Progress report: due April 11, 11:59:59PM
The progress report should be two-four pages and should contain the following:
- An updated statement of the project definition and goals. If there are any changes, discuss them specifically, together with the reasons for these changes.
- Current member roles and collaboration strategy. Who is responsible for what? How are the code and data shared/maintained? How does the group interact -- e.g., are there regularly scheduled meetings?
- Proposed approach in the form of a detailed outline, pseudocode, or prose description. Be specific about how you plan to implement each step with references, pointers to external code, etc. One or more references are required at this stage.
- Data: specific description, including number of images, type of images and annotations, URL (if applicable), etc. Examples of your actual data are required.
- Initial results: brief description of which steps (if any) from #2 above you have already implemented. As a minimum, you should have collected your data (or have the collection process well underway) and compiled and tested any external code.
- Current reservations and questions (if any).
The progress report should be uploaded on Compass (Project Progress Reports under Course Content) by one designated group member (but make sure that everybody's names are on the document). The report will not receive a separate grade, but its content and quality will contribute holistically to the overall project grade at the end of the semester. Late submission will incur a 10% per day penalty on the final project grade.
Presentations: in class May 3, 8-11AM May 9
- Presentations will be 4 minutes long, with a possibility for one audience question afterwards. The time limit will be strictly enforced. Any videos or demos are counted in the 4 minute limit.
- All team members must be there for the presentation.
- We will compile all the slides on the same computer to ensure fast transitions, and make sure all the videos play properly. Please email the slides in PowerPoint format, including any videos or supplementary materials, to Liwei Wang (email@example.com). If the slides are large, email a link at which they can be downloaded.
- If you are presenting on May 3rd, you must email the slides by noon on Monday, May 2nd. If you are presenting on May 9th, you must email the slides by the end of Friday, May 6th. IMPORTANT: If you do not send us your slides by your deadline, your project grade will be reduced by 50% and you will not get a chance to present.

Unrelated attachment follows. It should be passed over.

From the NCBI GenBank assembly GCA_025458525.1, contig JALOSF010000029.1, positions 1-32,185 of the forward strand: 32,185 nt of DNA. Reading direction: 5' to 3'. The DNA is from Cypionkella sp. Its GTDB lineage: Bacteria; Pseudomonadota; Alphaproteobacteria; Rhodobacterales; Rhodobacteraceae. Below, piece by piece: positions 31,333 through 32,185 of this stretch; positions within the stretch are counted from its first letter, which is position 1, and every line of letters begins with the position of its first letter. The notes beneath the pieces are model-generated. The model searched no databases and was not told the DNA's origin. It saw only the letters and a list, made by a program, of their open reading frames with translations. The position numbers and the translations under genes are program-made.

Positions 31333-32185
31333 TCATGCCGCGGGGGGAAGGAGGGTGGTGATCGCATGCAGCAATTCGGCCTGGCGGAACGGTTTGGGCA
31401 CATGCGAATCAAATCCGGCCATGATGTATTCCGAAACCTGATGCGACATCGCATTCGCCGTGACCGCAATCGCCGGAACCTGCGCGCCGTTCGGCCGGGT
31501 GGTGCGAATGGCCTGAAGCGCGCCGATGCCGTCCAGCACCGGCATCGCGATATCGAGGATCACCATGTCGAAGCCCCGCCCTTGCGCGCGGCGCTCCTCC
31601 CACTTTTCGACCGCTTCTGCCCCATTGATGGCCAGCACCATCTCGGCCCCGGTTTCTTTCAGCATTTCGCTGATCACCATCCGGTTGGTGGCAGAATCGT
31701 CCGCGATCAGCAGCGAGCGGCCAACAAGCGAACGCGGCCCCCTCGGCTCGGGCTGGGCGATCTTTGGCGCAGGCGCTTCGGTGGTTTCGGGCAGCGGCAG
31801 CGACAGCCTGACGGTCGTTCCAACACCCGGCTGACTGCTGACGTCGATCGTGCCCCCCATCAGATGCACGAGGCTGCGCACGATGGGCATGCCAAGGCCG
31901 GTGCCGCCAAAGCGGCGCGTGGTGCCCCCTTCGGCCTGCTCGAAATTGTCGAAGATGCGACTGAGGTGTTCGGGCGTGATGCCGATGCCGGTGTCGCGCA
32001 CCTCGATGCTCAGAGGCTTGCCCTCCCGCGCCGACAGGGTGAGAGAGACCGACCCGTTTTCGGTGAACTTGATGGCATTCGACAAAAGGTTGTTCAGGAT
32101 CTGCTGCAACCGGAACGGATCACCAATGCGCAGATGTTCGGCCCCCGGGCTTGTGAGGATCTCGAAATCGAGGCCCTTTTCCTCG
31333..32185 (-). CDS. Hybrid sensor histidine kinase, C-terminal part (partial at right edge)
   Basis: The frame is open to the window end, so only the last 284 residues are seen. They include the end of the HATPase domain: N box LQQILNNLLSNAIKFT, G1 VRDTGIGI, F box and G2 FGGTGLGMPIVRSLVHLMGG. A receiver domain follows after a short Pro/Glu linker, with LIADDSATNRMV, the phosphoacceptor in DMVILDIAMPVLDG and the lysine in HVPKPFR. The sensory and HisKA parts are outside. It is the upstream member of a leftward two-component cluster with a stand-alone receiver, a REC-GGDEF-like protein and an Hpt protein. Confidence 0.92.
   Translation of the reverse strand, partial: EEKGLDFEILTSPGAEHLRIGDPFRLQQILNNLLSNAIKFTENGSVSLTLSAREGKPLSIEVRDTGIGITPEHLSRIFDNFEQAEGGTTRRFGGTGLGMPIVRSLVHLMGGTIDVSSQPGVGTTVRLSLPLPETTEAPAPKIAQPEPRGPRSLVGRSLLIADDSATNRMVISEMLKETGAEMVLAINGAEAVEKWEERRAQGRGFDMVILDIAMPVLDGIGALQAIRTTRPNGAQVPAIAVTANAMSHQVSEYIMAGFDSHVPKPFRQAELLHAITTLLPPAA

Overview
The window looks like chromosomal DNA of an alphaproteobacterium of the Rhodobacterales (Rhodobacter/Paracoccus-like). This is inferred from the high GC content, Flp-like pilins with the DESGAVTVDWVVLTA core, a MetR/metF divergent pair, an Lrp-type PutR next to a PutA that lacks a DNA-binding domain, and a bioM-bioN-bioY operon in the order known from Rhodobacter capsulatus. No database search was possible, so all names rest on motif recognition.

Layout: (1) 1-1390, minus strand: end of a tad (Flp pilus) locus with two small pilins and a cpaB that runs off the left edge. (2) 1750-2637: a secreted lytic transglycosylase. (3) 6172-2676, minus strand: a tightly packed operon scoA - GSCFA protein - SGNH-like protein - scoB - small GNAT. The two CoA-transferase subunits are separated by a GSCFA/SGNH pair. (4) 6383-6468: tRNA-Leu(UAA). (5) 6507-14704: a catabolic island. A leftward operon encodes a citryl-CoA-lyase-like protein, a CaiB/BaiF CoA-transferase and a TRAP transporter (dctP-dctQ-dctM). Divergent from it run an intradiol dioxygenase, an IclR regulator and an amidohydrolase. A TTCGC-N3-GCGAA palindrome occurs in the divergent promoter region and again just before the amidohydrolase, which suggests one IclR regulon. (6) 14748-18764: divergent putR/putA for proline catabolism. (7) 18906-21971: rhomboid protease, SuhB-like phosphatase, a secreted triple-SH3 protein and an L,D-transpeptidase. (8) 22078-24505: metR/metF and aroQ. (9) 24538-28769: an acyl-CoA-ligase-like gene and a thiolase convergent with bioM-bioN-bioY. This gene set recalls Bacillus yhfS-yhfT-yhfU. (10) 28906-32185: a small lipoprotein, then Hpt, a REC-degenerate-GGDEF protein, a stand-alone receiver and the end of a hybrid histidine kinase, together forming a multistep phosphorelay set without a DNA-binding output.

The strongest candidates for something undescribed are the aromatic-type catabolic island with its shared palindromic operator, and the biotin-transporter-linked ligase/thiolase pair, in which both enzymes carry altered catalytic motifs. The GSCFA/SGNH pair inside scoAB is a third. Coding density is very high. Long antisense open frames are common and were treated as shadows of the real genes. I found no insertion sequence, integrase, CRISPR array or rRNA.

Final report: due date May 11, 11:59:59PM
The final report should be submitted in PDF format by one designated group member on Compass.
It should be (the equivalent of) at least six pages (single-spaced, 10 point font) and mimic
the style of a research paper. It is not necessary to submit code. Here is a rough outline to follow for the report:
- Introduction: Define and motivate the problem, discuss background material or related work, and
briefly summarize your approach.
- Details of the approach: Include any formulas, pseudocode, diagrams -- anything
that is necessary to clearly explain your system and what you have done. If possible, illustrate
the intermediate stages of your approach with results images.
- Results: Clearly describe your experimental protocols. If you are using training and
test data, report the numbers of training and test images. Be sure to include example output figures.
Quantitative evaluation is always a big plus (if applicable). If you are working with
videos, put example output on YouTube or some other external repository and include links in your
- Discussion and conclusions: Summarize the main insights drawn from your analysis and
experiments. You can get a good project grade with mostly negative results, as long as you show evidence of extensive
exploration, thoughtfully analyze the causes of your negative results, and discuss potential
- Statement of individual contribution: Required if there is more than one group member.
- References: including URLs for any external code or data used.
Grades will be based on the quality of the project (originality, thoroughness, extent of analysis,
etc.) and the clarity of the written report and presentation. Ideally, you will try
something new or apply ideas from class to your domain or research. More will be expected of
larger groups. You can still get a good grade if your ideas do not work out, as long as your presentation and
report show evidence of extensive analysis and exploration, and provides thoughtful explanations
of the observed outcomes.